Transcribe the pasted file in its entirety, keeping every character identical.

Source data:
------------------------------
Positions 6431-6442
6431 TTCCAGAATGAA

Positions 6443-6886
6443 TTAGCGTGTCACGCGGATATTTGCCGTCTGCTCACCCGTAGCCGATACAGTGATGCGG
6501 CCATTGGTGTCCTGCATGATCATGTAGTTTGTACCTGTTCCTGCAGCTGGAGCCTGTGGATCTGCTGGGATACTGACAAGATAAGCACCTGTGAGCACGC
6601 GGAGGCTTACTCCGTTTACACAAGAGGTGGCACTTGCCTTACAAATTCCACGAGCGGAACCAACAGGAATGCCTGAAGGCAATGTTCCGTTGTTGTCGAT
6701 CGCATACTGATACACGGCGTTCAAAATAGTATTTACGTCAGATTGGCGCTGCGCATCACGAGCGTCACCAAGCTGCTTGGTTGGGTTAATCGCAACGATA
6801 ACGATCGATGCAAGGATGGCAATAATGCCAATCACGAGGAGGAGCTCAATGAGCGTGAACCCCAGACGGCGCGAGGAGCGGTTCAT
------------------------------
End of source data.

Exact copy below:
Positions 6431-6442
6431 TTCCAGAATGAA

Positions 6443-6886
6443 TTAGCGTGTCACGCGGATATTTGCCGTCTGCTCACCCGTAGCCGATACAGTGATGCGG
6501 CCATTGGTGTCCTGCATGATCATGTAGTTTGTACCTGTTCCTGCAGCTGGAGCCTGTGGATCTGCTGGGATACTGACAAGATAAGCACCTGTGAGCACGC
6601 GGAGGCTTACTCCGTTTACACAAGAGGTGGCACTTGCCTTACAAATTCCACGAGCGGAACCAACAGGAATGCCTGAAGGCAATGTTCCGTTGTTGTCGAT
6701 CGCATACTGATACACGGCGTTCAAAATAGTATTTACGTCAGATTGGCGCTGCGCATCACGAGCGTCACCAAGCTGCTTGGTTGGGTTAATCGCAACGATA
6801 ACGATCGATGCAAGGATGGCAATAATGCCAATCACGAGGAGGAGCTCAATGAGCGTGAACCCCAGACGGCGCGAGGAGCGGTTCAT